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|Title: ||Microchimerism in Ghanaian children recipients of whole blood transfusion for severe anaemia|
|Authors: ||Assennato, Sonny Michael|
Lambert, Nathalie C.
|Issue Date: ||2018|
|Publisher: ||Vox Sanguinis|
|Abstract: ||Background and objectives Transfusion-acquired microchimerism (TA-Mc) has
been reported in major trauma but not in young children despite relative immunodeficiency
who, in sub-Saharan Africa, often suffer severe anaemia related to
haemoglobinopathies or primary malaria infections. We examined the hypothesis
that such massive red cell destructions might provide conditions favourable to
TA-Mc, particularly when exposed to massive amounts of parasite antigens.
Materials and Methods Twenty-seven female children <5 years transfused with
male whole blood for severe anaemia (13 with acute malaria and 14 with other
causes) were retrospectively identified, and a blood sample was collected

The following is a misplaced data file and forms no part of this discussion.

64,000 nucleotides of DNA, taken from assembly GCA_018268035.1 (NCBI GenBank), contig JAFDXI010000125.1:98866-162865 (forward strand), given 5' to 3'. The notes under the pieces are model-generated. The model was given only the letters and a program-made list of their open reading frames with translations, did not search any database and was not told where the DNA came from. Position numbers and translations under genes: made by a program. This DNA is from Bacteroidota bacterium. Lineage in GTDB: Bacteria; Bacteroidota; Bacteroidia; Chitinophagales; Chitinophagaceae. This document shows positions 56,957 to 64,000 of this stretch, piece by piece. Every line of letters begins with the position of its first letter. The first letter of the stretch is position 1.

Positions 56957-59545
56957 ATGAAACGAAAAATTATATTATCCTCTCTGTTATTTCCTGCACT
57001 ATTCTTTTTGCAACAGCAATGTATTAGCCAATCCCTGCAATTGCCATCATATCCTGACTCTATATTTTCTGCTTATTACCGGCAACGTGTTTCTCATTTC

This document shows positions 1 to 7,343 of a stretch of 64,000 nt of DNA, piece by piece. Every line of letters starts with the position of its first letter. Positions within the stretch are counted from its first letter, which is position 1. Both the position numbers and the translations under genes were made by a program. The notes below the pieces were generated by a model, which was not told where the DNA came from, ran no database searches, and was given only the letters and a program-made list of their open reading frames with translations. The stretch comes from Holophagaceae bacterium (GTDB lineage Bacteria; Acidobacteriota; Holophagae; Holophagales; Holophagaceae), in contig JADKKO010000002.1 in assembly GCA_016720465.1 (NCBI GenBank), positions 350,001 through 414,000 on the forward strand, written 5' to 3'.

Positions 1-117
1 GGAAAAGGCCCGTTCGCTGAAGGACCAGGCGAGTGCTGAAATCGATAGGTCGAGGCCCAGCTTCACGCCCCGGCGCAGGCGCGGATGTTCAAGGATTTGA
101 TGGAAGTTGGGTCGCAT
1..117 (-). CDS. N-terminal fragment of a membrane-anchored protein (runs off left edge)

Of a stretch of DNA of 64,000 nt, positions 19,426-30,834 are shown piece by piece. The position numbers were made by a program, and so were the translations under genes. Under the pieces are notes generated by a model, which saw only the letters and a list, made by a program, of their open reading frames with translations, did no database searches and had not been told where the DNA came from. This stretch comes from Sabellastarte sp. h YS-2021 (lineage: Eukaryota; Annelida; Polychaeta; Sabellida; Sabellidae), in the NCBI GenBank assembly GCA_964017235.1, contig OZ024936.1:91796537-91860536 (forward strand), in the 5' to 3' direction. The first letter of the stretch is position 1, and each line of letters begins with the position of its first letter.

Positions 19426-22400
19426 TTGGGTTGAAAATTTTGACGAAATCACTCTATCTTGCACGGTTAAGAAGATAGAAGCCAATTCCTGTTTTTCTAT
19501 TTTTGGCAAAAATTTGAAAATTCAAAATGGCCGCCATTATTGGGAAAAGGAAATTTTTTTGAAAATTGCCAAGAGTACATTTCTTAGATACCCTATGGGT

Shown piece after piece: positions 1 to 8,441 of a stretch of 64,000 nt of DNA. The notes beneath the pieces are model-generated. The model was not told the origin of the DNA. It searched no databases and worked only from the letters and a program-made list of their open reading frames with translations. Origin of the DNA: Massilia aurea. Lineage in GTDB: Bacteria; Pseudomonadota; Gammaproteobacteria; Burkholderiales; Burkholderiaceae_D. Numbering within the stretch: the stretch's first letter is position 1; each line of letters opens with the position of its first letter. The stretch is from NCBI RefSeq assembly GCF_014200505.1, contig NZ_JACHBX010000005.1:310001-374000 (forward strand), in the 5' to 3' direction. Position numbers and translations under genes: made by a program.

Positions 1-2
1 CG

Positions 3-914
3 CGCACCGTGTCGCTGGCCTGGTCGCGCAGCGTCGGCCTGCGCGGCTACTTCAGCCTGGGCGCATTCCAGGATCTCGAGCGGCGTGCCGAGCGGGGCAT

>6 months post-transfusion. Four whole blood samples from paediatric females
transfused with blood from female donors and five secondary school female students
never pregnant, never transfused were used as negative controls.
Results Nineteen patients (70%) carried male Mc with four (15%) having high
levels of Mc (>100 genome equivalent of male cells/million of host cells) compared
to three controls (37 5%). There was no difference in frequency or quantity
of male Mc between paediatric patients with severe malaria and paediatric
patients with other causes of severe anaemia. TA-Mc was not correlated with
patient age, duration of whole blood storage or lymphocyte load transfused. After
a median of 7 months post-transfusion, acute malaria did not increase the frequency
of TA-Mc. One negative control appeared to carry low-level male cells.
Conclusion Transfusion-acquired microchimerism appears frequent in young children
transfused with whole blood for severe anaemia.
Key words: anaemia, malaria, microchimerism, sub-Saharan Africa, transfusion|
|Description: ||This article is published in Vox Sanguinis and also available at DOI: 10.1111/vox.12734|
|URI: ||DOI: 10.1111/vox.12734|
|Appears in Collections:||College of Agric and Natural Resources|
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